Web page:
Mentions: The ECOG's E4A03 study (n = 445) included both ASCT candidates and noncandidates and was designed with the primary endpoint of testing noninferiority of lenalidomide given with low-dose (weekly) dexamethasone (i.e., the Rd regimen; Table 1) to RD. Patients on RD demonstrated more objective responses than patients taking Rd (overall response rate ORR 81% versus 70%, P = 0.008; Figure 1), but at the price of inferior one-year overall survival (87% one-year overall survival OS for RD versus 96% for Rd, P = 0.0002). Closer inspection reveals that the increased mortality with RD was likely associated with the higher rate of grade 3 or greater venous thromboembolic events, infection, or cardiac complications than Rd and that toxicity occurred primarily in the first four months of therapy. In terms of ASCT, 39.5% of patients in this study attempted ASCT after four cycles of induction, 98% of whom did so successfully. Among ASCT patients, median three-year OS was 92% and similar between the RD and Rd groups. RD and Rd both emerged as clearly effective regimens for pre-ASCT induction. Although the OS one-year benefit to Rd has resulted in the more widespread usage of low-dose dexamethasone than high-dose, for patients going to ASCT, one should recall that the survival benefit with Rd was specifically in patients not going for ASCT [9].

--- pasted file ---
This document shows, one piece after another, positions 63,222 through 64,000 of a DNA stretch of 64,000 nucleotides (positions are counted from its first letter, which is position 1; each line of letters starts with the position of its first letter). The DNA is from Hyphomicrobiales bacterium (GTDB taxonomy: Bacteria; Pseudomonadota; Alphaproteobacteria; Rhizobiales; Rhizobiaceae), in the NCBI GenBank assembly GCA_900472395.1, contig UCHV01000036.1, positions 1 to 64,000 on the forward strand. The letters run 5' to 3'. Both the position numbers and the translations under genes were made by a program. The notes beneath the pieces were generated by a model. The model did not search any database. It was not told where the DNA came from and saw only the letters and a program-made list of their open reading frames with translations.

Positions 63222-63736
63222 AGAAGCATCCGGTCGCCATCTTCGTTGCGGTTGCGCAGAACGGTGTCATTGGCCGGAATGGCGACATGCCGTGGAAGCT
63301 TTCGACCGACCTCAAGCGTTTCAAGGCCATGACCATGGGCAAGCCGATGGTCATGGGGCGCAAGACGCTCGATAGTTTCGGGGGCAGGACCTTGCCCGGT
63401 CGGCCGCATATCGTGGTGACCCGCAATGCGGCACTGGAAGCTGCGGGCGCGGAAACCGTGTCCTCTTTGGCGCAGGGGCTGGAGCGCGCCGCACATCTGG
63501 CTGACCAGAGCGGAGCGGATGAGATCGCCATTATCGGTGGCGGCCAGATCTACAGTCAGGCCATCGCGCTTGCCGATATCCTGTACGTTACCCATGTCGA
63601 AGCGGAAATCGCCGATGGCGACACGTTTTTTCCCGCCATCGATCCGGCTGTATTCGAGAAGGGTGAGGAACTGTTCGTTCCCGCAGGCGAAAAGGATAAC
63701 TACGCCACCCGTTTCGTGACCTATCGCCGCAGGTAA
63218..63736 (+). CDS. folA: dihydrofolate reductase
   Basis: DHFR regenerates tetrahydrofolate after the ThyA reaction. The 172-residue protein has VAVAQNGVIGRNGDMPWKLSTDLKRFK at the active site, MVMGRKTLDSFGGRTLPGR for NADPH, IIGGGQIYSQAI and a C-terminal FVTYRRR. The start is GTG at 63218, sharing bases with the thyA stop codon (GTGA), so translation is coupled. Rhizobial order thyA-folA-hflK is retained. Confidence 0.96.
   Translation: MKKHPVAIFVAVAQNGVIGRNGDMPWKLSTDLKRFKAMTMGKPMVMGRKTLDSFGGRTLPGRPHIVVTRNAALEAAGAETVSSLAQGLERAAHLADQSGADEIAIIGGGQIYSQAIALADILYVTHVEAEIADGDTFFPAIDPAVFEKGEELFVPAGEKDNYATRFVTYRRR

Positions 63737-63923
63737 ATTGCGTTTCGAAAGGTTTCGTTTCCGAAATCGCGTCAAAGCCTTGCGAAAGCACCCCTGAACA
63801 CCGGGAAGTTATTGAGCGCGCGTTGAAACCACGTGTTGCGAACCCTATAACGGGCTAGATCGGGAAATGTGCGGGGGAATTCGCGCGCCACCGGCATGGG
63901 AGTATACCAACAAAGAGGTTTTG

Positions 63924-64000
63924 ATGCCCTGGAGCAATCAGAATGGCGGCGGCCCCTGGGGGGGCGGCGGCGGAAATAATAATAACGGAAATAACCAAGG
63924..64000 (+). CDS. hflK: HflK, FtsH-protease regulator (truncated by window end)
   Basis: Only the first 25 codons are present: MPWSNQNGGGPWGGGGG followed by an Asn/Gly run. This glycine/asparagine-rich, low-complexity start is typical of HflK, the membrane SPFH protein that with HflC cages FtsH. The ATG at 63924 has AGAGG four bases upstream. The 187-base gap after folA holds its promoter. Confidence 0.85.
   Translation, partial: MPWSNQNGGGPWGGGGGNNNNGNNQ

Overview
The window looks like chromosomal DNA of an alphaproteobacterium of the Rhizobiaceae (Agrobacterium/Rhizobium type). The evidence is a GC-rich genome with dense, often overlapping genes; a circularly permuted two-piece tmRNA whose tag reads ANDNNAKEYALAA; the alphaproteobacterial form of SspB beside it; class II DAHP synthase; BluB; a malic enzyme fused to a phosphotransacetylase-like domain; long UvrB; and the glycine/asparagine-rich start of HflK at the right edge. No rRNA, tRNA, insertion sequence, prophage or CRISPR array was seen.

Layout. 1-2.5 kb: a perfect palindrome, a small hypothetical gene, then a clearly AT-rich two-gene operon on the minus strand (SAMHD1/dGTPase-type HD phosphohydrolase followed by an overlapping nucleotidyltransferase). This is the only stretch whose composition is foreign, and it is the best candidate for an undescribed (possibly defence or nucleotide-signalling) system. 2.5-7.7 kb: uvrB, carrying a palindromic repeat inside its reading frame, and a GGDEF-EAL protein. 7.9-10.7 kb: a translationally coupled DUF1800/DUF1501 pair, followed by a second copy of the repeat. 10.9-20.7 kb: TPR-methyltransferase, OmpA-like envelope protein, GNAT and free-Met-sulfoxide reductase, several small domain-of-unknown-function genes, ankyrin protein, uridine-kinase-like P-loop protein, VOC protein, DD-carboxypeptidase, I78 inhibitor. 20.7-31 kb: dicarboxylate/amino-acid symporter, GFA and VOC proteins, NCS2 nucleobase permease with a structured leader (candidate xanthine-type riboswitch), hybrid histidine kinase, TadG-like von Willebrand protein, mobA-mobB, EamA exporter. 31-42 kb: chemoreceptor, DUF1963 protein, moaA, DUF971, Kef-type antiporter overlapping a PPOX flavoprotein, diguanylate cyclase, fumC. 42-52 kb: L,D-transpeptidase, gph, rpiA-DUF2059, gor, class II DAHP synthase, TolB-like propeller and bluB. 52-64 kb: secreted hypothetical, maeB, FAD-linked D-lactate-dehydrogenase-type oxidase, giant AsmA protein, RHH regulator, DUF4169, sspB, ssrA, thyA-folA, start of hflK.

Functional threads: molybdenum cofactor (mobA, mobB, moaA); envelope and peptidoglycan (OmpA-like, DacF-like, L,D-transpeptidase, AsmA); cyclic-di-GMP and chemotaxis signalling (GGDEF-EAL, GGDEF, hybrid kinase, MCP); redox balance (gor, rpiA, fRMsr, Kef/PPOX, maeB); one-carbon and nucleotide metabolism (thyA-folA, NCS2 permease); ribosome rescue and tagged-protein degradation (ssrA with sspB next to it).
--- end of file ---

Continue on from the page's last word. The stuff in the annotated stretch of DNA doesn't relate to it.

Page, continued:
Bottom Line: In the non-transplant and relapsed/refractory settings, lenalidomide clearly benefits patients in terms of virtually all meaningful outcomes including overall survival.That said, relatively preliminary efficacy data describing lenalidomide as a component of ASCT-based treatment approaches to MM are indeed promising, and consequently lenalidomide's role in ASCT-based treatment strategies is growing.In this review we summarize existing data that pertains to lenalidomide in the specific context of ASCT, and we share our thoughts on how our own group applies these data to approach this complex issue clinically.